During this Season of Lent, let us slow down a little and spend time with God and our family as we journey towards Easter. Some of the activities and events below have been put in place to help you in that journey.

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(& Second Rite of Reconciliation)

Faith Formation – Prayer for Beginners

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What does Bible say about Ash Wednesday?
Ash Wednesday is not mentioned in the Bible. However, the use of ashes as a religious sign is well-founded in Scripture. Ashes were used in Judaism as a sign of mourning (Esther 4:3), and of repentance (Jonah 3:6, Job 42:6). In this it is a natural sign of the impermanence of human life, and the turning from sin back to God.

Where do ashes come from for Ash Wednesday?
The ashes are made from the palms that were used on Palm Sunday the previous year, and usually brought by parishioners to the parish for this purpose.

How long are you supposed to keep ashes on your forehead?
That decision is up to the individual, but it can be a strong witness to wear the ashes in public.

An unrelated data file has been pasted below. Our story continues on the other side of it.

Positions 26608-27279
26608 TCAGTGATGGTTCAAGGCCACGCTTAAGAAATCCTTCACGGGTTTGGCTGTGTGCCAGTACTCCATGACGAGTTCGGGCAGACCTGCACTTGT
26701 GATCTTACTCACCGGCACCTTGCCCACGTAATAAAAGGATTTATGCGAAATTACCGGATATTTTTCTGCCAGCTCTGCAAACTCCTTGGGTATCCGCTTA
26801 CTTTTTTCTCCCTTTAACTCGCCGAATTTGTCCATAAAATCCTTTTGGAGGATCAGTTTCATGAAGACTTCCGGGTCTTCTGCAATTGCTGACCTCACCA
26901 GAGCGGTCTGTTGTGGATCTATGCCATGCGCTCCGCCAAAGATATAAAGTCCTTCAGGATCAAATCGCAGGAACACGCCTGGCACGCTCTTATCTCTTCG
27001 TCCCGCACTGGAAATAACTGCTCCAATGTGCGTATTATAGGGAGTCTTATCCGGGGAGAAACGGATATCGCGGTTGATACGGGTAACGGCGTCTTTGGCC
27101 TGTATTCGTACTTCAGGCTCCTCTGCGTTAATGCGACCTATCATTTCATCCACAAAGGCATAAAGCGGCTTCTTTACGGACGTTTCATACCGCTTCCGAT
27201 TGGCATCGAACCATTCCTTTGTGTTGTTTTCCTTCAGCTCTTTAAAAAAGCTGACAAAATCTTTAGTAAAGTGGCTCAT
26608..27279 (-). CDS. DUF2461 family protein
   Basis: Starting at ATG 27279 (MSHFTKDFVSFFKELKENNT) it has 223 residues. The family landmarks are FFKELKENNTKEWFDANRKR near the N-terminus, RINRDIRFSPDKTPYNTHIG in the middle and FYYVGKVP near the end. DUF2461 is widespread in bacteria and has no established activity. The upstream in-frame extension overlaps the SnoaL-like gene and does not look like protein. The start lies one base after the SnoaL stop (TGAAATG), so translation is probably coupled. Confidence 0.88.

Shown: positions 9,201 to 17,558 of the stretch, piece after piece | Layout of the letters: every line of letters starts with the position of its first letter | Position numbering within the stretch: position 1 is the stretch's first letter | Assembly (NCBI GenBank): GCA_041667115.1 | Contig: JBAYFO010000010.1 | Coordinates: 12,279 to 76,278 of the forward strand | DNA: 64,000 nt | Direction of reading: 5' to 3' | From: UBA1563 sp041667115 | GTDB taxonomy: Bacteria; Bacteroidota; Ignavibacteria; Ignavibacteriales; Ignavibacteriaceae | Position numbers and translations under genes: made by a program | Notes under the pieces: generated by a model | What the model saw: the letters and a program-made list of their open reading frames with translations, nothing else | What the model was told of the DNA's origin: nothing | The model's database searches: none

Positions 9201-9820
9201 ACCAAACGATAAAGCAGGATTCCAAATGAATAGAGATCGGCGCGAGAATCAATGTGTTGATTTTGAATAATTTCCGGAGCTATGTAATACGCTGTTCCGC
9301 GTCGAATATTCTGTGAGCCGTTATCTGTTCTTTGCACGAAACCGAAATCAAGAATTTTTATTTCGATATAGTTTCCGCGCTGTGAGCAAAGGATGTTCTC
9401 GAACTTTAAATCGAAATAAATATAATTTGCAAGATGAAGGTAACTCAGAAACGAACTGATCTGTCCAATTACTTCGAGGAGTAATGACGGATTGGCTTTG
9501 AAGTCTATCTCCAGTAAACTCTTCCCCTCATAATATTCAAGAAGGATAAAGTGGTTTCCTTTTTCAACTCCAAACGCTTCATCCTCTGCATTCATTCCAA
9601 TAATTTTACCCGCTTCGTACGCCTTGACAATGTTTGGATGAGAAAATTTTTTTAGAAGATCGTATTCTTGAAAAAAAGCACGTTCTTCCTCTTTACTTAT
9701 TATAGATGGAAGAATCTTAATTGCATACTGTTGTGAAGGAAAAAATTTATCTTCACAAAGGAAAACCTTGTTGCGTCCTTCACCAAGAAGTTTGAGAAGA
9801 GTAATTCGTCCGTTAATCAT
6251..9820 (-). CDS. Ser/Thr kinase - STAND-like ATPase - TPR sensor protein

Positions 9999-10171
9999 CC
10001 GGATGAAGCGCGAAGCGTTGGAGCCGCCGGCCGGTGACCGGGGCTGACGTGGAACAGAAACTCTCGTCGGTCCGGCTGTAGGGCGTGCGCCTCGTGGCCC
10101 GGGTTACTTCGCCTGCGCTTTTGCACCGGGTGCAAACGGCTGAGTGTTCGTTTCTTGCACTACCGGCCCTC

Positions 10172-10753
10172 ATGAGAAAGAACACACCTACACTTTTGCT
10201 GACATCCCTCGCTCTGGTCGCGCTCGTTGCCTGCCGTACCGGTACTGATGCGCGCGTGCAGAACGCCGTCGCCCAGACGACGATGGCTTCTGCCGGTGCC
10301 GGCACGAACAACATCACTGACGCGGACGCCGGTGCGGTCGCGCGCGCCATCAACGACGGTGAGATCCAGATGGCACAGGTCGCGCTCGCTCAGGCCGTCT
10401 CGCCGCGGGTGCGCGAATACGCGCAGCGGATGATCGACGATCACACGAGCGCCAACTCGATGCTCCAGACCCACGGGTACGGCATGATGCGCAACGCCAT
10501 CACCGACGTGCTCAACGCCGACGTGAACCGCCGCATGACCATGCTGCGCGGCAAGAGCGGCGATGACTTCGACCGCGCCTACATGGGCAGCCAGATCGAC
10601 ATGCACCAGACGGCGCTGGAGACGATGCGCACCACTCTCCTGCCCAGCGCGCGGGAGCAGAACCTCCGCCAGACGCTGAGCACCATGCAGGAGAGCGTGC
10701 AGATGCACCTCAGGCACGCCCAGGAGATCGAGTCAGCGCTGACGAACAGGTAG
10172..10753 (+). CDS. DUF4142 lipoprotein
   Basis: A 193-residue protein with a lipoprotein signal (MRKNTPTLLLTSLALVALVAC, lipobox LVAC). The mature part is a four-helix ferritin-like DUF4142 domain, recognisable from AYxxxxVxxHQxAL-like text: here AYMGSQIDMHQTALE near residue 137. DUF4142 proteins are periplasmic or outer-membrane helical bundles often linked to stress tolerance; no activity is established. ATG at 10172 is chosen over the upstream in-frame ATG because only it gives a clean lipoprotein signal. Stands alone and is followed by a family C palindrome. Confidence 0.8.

Do you have to be Catholic to receive ashes?
Since it is not a sacrament, the imposition of ashes on Ash Wednesday is open to any person regardless of their faith. It should be done respecting Catholic practice and intention, however. It is thus quite common to see non-Catholics participate in this rite.

What does Ash Wednesday signify?
On Ash Wednesday in 2010, Pope Benedict XVI taught,
The 40 days in preparation for Easter are a favourable time of grace. the imposition of ashes is expressed in the Liturgy in two formulas: “Turn away from sin and be faithful to the Gospel”; “Remember, man, you are dust and to dust you will return.” We renew our commitment to following Jesus, to letting ourselves be transformed by his Paschal Mystery – to give birth to our “new nature,” transformed by God’s grace.

Fasting and Abstinence